Obviously such a representation of a witch supported the perception that witches weren’t people who revered nature, but instead violated the laws of God and nature.
Putting on trial those suspected of witchcraft was a convenient mechanism for exiling or exterminating women who possessed knowledge, or who successfully addressed ailments that ‘proper’ doctors couldn’t.
Thus, in the 13th to 18th centuries 50,000 – 100,000 women were killed because of some perceived association with witchcraft.
The condemnation of these women underscores that reverence for women as having equal value to men and perhaps, a threat to the biblical story of creation in which woman is born of man, while all these pagan creation stories (and real life birth) reflect woman giving life.
As Christianity has patriarchal leanings, Wicca’s core is mostly matriarchal. Instead of the “Our Father” prayer, see if these words of the Wiccan Great Mother sound strikingly familiar…
Whenever you have need of anything… you shall assemble in some secret place and adore the spirit of Me….You shall be free from slavery…for Mine is the ecstasy of the spirit and Mine also is the joy on earth. For My law is love unto all beings....Mine is the cup of wine of life…I give knowledge of the spirit eternal, and beyond death I give peace and freedom and reunion with those that have gone before. My love is poured upon the earth.
This prayer could easily have been derived from several bible verses.
Society, however, has long made followers of the Wicca tradition to be dark, bizarre, to be feared and avoided.
It’s fascinating how we become so acculturated to things in our culture that we lose sight of how bizarre they sound when we take a step back to consider them.
For example, in the Christian tradition (and more specifically, in the Roman Catholic tradition) every Sunday the faithful consume a deceased person’s flesh and drink his blood.
Additionally, the practice of laying on the hands to bring forth instantaneous healing has a magical component. If such practices were Wiccan practice they would likely be regarded suspiciously at best.
I don’t mean any disrespect to these beliefs and rituals. My point is that we are quick to vilify traditions and rituals that many deem to be ‘on the dark side’ while we esteem as holy rituals and beliefs that could as easily be deemed ‘off the beaten path.’
Like the Wicca tradition, Unitarian Universalism has been an ‘off the beaten path’ religion in many cultures for as long as it has existed, and shares many things in common with Wicca.
I wonder if you’ll agree that UU could have as easily been the tradition described in the following example of a Wiccan myth:
Myth: Wiccans have no morals; they believe ‘anything goes’.
Fact: Wicca is a religion of personal responsibility. We are expected to consider the consequences of actions, and hold ourselves accountable choices. We believe in avoiding unnecessary harm—to others and ourselves.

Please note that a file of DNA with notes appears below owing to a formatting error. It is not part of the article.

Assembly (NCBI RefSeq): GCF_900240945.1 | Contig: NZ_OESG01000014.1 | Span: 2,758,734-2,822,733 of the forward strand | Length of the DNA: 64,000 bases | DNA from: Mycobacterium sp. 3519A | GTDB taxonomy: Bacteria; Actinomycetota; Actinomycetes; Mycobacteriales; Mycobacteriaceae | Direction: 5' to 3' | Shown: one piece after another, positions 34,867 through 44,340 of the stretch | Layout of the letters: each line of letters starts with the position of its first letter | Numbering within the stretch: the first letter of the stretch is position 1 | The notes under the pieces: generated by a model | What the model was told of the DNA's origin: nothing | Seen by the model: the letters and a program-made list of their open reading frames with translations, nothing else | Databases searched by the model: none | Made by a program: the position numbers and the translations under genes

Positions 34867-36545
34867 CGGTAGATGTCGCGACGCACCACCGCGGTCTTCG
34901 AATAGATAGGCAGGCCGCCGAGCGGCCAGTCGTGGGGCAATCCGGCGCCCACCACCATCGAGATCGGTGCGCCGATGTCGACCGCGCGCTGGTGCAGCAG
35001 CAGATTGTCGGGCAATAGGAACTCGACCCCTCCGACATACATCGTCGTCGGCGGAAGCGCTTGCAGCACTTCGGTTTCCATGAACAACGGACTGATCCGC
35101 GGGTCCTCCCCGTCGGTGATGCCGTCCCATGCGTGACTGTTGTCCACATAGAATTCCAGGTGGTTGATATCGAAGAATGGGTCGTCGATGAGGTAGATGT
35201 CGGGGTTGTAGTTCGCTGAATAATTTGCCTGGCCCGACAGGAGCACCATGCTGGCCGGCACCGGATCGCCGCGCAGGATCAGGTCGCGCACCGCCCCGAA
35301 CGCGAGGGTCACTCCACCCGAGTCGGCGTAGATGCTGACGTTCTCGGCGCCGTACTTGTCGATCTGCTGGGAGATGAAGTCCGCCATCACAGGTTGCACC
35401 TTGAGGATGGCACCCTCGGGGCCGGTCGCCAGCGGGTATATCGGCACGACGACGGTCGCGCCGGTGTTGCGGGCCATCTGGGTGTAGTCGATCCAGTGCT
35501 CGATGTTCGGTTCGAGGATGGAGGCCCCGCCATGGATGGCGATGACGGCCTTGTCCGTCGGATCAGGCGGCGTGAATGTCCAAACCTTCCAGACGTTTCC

Unlike Christianity, we are a religion of moral relativism. Looking throughout history, we see morality shifts from culture to culture, from era to era. However, moral relativism is not synonymous with amoral.
We believe in using common sense, listening to your conscience, and following cultural mores and agreed-upon social guidelines, such as following laws and respecting the rights of others. Wicca puts the burden for everything we do squarely upon our own shoulders—we have no savior, no free passes. We believe that natural consequences are built into the universe via the law of cause-and-effect.
Unlike a large portion of the broader society, UUs typically do not marginalize members of the Wiccan tradition. For us it’s easy to remain open to such an earth-based tradition, especially since it is at the core of one of our Sources.
I wonder, though, if the mainstream marginalization of the Wiccan faithful holds a message for us. I wonder if we can use this unfortunate societal trend of ignorance being manifested through hate and fear as a reminder of our human tendency to make assessments prematurely, especially when something isn’t in keeping with our ways of seeing or doing things.
I also wonder if we UUs could take pause to ever more deeply embrace the sacredness of our Earth, Mother as she is to us in nature.
Based on inspiration from this ancient tradition of faith, perhaps we could consider incorporating nature more fully into our worship, both communally and individually.
As I share this account of a Wiccan worship experience, I invite you to place yourself in the midst of it:
The moon is full. We meet on a hilltop that looks out over the bay. Below us lights spread out like a field of jewels, and faraway skyscrapers pierce the swirling fog like the spires of fairytale spires. The night is enchanted.
Our candles have been blown out, and our makeshift alter cannot stand up under the face of the wind, as it sings through the branches of tall eucalyptus. We hold up our arms and let it hurl against our faces. We are exhilarated, hair and eyes streaming. The tools are unimportant to us; we have all we need to make magic: our bodies, our breath, our voices, each other.
As earth centered traditions are the most ancient of all faith traditions, so then are we descendants of this religion that allows Earth to inspire us through the direct experience of transcending mystery and wonder, indeed moving us to a renewal of the spirit and an openness to the forces which create and uphold life.
May our earth-based heritage truly be a Source of renewal for our spirits
So may it be.